By Palmer Hasty
Long time Brooklyn-based conductor and cellist Eric Jacobsen, who co-founded along with his brother Colin, the popular string quartet Brooklyn Rider and the critically acclaimed orchestra The Knights, will become the Music Director for the Orlando Philharmonic Orchestra next month.
Brooklyn Rider is a popular string quartet that incorporates different music genres into its traditional repertoire. All members of the group have at one time or another participated in the world-wide performances of Yo-Yo Ma’s Silk Road Ensemble project. The group has also recorded with the Ensemble on three albums for Sony Classical.
The Knights, which the New Yorker magazine called “…one of Brooklyn’s sterling cultural products….” describes itself as an orchestral collective of New York musicians that varies in size and combines a devotion to the traditions of classical music with what Jacobsen refers to as “a passion for musical discovery.”
The Knights perform with musicians from a wide-range of cultures and music genres. With Jacobsen as conductor and artistic director, the orchestra has performed in famous venues such as Carnegie Hall in New York City and recently returned from a European tour where they performed in several of classical music’s most famous international concert halls in Vienna and Cologne, Germany.
The New York Times has called Jacobsen “an interpretive dynamo” in reference to his forward thinking approach to the classical music concert experience.
In a recent interview with The Brooklyn Eagle Jacobsen talks about his new job in the Sunshine State, and why he and the orchestra both believe it’s a good match.
BE: How did you land your new position at the Orlando Philharmonic?
EJ: “During my first visit to Orlando 5 years ago, I saw an advertisement for the Orlando Philharmonic. I thought that they would be an interesting orchestra to conduct one day, and after doing some research, I was happy to realize it was a very well run group. When the position for Music Director opened up, a friend encouraged me to apply, thinking that I would enjoy working with the size and new vibe of this orchestra.”
BE: So you applied?
EJ: “Oh yes. I was very excited about being appointed, and when I met everyone in the organization, I knew my intuition was right. Everyone had a great attitude, and a great work ethic. So it was an intimate match from my point of view and I’m so glad it ended up working out for the musicians, the board, and management. They’re a very special group.”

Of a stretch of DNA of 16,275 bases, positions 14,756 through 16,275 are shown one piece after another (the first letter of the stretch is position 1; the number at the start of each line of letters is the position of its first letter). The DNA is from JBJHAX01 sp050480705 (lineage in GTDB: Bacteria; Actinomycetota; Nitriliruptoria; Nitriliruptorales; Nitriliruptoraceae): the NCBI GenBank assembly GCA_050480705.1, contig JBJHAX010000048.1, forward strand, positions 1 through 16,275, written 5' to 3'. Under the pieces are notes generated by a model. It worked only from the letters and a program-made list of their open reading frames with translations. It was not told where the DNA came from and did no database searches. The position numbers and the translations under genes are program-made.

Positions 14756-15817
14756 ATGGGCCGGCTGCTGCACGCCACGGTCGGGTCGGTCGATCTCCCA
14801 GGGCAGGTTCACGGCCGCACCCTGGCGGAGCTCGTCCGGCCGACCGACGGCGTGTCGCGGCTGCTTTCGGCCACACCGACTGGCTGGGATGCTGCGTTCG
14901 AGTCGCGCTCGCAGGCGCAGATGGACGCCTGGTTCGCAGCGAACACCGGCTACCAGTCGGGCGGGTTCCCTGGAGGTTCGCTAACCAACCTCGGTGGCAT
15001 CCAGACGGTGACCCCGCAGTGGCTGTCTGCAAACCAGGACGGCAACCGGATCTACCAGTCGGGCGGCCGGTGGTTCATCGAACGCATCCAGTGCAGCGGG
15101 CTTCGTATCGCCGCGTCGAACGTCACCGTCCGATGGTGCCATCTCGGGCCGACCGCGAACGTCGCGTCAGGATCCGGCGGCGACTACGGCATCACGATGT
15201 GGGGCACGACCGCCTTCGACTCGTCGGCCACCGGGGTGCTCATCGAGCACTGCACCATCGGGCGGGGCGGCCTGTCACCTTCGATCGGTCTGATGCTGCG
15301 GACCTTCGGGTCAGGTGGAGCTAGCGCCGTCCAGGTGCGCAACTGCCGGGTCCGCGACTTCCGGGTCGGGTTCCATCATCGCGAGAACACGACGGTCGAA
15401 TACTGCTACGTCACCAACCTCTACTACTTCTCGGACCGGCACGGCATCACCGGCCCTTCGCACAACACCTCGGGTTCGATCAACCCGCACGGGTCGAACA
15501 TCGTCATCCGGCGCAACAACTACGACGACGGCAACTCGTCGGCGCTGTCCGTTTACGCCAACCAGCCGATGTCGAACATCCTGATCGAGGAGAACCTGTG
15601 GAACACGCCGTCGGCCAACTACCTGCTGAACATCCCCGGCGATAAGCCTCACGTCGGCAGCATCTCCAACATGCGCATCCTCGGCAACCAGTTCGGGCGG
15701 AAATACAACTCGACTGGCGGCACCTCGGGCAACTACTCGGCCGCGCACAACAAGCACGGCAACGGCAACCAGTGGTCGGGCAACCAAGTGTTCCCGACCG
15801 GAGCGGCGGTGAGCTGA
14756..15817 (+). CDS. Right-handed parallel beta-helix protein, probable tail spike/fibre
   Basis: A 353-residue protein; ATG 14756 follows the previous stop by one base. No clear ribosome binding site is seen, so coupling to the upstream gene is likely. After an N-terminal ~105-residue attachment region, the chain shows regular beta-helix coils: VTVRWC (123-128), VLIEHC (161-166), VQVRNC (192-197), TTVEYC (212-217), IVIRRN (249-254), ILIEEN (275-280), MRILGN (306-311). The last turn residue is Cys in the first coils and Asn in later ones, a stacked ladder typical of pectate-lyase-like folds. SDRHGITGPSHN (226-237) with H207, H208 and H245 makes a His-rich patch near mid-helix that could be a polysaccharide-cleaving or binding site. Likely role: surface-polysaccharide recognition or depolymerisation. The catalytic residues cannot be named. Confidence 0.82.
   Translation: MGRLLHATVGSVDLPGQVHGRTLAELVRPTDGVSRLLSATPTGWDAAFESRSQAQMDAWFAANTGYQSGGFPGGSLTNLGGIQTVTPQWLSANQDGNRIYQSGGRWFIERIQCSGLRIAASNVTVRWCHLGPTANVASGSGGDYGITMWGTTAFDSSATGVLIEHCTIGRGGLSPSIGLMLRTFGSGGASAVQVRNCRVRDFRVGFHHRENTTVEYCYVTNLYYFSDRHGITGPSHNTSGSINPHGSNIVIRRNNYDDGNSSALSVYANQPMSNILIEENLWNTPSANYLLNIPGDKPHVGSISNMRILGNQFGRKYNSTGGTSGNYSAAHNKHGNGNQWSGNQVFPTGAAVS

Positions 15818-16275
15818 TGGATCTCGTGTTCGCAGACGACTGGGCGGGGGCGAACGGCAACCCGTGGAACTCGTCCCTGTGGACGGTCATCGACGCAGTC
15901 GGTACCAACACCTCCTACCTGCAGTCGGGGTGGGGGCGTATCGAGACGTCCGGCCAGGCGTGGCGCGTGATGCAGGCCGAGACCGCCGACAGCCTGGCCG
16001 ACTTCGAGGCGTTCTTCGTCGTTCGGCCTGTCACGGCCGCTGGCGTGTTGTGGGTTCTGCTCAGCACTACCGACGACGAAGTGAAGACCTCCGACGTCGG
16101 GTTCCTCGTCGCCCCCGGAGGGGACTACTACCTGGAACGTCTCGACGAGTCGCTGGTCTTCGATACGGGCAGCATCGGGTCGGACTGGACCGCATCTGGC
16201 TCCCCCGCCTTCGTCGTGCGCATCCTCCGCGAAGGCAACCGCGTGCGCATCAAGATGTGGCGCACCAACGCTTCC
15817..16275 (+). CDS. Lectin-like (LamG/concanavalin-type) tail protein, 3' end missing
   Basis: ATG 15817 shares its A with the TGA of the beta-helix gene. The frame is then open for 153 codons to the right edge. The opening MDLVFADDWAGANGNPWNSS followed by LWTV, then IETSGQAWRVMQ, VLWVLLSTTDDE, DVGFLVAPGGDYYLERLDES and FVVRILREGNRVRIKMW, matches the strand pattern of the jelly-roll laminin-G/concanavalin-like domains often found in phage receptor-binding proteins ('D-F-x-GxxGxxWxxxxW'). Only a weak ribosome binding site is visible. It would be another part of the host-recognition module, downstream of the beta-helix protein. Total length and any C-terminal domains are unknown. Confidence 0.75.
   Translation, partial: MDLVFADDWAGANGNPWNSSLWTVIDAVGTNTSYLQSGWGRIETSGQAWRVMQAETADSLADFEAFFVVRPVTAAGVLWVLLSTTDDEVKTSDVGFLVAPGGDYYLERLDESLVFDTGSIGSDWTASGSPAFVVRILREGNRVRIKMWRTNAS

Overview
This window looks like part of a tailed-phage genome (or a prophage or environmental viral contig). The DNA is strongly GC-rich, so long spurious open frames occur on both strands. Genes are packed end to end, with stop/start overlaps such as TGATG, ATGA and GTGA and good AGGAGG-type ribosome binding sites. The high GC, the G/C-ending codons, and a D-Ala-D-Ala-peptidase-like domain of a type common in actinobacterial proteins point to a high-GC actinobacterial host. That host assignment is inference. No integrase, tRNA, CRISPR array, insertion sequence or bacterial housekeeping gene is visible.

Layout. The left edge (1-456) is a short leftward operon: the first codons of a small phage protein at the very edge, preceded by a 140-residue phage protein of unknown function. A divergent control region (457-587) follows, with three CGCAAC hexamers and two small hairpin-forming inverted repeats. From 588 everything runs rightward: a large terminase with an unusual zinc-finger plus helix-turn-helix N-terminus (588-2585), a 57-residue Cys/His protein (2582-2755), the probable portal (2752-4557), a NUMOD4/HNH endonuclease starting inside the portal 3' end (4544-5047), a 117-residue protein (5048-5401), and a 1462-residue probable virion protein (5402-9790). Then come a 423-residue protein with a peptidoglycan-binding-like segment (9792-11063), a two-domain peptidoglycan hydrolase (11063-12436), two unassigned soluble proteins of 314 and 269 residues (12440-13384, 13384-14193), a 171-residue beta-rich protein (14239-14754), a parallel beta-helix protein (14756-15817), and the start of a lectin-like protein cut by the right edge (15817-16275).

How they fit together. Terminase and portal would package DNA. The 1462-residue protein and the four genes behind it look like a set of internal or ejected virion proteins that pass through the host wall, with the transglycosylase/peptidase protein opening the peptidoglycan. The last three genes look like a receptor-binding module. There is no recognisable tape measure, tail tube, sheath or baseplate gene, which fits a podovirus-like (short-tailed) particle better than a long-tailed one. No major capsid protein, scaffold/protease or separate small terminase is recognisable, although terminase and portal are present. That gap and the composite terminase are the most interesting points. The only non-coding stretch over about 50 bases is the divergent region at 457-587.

BE: How long will your tenure be as Music Director in Orlando?
EJ: The contract is for 5 years. Of course, this first year is going to be a big learning curve for me. I have been learning more about the community and the musicians I’m working with, and as October approaches quickly it is still sinking in. I mean, it’s mind blowing how real it all is now.”
BE: Do you think your reputation for innovative collaborations outside the traditions of classical music was a factor in hiring you?
EJ: “I do. I think they are a very forward thinking group. They want to have real premiers, and collaborations with the director. In a lot of ways though, while I want to do new things and be a part of today’s cutting edge musical ideas, I’m also a conservative. I went to Julliard, so I’m always remembering and paying homage to the tradition that we come from. I think without that, I wouldn’t be as excited about the whole thing. For me it’s about drawing connections between different pieces of music, new and old, from our culture and other cultures.”
BE: Will you remain involved with your innovative and critically acclaimed orchestra “The Knights” during your tenure as Music Director in Orlando?